The people needed to know something about math in order to build things. The mathematicians of the time showed them how painters can become intellectuals, too.
– Francesco Raghi, volunteer from San Giovanni Battista Confraternity
Francesco Raghi is a brother of the San Giovanni Battista Confraternity at this chapel who welcomes visitors by explaining the historical context and artistic aspects of the Oratorio.
Science and math were slow to develop in the Middle Ages under the Roman Catholic church. But the Renaissance brought a flowering of math and science, as well as art, Raghi says.
“The people needed to know something about math in order to build things,” he says through a translator. “The mathematicians of the time showed them how painters can become intellectuals, too.” He is looking at Rusciadelli’s wooden creations in a cave-like room attached to the Oratorio.
“Through these sculptures,” Raghi says, “it creates both a scientific and artistic point of view.”
In the 1500s, an Urbino native named Federico Commandino translated ancient mathematical texts from Greek and Arabic into Latin and Italian. He was a humanist, incorporating empirical facts to connect knowledge to humanity. His aim was to spread knowledge to everyone, those who could read, and those who couldn’t.
Commandino printed his own books, which had not been done by writers since Gutenburg invented the moveable-type printing press a century earlier. His printing press was just outside of the Oratorio. His texts were studied by many in Europe for almost two centuries.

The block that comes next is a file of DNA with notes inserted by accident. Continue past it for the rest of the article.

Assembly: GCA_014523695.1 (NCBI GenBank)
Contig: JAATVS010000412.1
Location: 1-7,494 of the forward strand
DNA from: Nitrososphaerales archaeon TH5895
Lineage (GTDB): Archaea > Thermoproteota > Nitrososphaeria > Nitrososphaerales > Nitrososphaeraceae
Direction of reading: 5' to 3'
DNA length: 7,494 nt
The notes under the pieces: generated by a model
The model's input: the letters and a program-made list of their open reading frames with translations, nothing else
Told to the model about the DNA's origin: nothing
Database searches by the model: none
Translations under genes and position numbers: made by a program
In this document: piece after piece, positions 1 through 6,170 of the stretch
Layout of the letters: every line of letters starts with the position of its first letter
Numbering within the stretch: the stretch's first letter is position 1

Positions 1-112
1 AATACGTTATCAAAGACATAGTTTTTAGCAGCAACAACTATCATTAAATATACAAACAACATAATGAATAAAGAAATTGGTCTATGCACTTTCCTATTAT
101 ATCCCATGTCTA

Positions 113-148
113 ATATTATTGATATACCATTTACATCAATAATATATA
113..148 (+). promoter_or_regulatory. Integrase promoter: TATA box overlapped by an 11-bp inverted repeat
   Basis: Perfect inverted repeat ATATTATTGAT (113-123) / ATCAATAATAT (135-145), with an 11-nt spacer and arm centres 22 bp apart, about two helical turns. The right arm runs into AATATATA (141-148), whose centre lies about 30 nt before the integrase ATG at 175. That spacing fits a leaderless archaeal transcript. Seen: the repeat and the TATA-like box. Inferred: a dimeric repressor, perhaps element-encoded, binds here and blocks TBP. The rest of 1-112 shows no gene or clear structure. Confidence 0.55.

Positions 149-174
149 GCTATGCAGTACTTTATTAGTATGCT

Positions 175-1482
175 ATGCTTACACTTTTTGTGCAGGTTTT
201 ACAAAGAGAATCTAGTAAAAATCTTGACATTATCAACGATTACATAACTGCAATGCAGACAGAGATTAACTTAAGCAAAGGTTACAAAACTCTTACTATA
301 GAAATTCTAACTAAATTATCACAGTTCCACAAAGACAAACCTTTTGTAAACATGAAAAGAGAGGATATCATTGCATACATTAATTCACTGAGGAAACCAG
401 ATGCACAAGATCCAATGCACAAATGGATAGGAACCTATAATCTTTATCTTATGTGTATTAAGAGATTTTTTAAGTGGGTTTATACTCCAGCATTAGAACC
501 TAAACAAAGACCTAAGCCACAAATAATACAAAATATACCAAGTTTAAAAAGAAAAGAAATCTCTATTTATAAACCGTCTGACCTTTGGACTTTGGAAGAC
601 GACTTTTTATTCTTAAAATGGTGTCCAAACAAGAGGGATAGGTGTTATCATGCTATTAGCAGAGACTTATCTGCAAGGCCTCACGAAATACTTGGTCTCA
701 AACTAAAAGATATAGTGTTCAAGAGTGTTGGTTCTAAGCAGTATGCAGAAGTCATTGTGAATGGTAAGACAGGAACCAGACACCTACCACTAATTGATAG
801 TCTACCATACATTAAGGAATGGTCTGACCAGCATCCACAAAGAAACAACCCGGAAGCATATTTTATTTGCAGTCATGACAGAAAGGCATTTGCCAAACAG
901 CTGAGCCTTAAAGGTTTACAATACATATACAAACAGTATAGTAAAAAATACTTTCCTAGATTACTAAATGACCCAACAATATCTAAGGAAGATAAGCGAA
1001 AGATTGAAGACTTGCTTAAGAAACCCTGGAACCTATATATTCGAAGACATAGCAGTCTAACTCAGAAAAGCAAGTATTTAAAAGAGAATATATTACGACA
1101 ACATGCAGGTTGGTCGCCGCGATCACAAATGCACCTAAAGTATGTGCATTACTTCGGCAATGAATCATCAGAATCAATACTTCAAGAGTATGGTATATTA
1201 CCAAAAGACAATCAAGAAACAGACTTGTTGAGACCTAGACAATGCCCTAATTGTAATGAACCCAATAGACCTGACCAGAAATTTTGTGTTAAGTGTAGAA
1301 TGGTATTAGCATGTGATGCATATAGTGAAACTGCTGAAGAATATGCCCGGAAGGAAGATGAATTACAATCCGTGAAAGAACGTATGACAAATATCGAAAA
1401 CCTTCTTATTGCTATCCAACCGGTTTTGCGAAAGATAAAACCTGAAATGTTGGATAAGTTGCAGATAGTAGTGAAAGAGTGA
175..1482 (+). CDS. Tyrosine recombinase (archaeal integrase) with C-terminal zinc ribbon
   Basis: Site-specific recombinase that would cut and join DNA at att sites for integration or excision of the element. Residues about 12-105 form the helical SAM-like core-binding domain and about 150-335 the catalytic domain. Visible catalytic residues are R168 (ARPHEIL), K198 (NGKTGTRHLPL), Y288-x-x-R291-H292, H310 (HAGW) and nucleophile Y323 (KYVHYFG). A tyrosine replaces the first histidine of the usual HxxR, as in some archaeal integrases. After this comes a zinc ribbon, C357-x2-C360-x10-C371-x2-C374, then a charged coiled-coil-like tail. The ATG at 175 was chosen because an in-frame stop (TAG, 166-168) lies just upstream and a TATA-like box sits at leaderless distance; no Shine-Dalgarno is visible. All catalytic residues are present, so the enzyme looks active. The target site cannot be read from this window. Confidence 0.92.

Raghi compares Commandino’s work to that of Steve Jobs and Bill Gates, and the tiny street that ends with the Oratorio, Via Barocci, the “Silicon Valley” of the Renaissance. Commandino, like Jobs and Gates, used math and science together to create new ideas. The computer, he says, is a form of art that we use in everyday life, even if we don’t understand the technology behind it.
Raghi and Rusciadelli worked together to set up an exhibit of his polyhedra that opened in May. Rusciadelli’s work has been shown here about three times a year for the last six years.
The current exhibit features many sculptures ranging from the Planar to Stellar.
“I have learned many things throughout my time building these sculptures,” he says.
“Patience and self control are the most important, because it means you must never stop working your brain,” Rusciadelli says. “That is something I have come to appreciate as I grow older.”
The exhibit, “Via Barocci Urbino,” will be on display until July 15, 2022.
Translation of interviews and other language assistance by University of Urbino student Mariateresa Chiovotti.
Here we studied journalism, photography, and videography. As a student aspiring to go into the artistic field, coming to Urbino was one of the best experiences I have ever had. Before the program, I had never heard of this town. Little did I know, it would be life-changing. I made lifelong friends, connections, and was given opportunities only one can find abroad. This town is filled with wonderful people, and breathtaking scenery. Living here for only 4 weeks felt like a dream, and I could not wait to share my experience with my family and friends. I want to thank the amazing people who helped me along the way, and those who ran the program. Truly grateful for this opportunity. Grazié mille!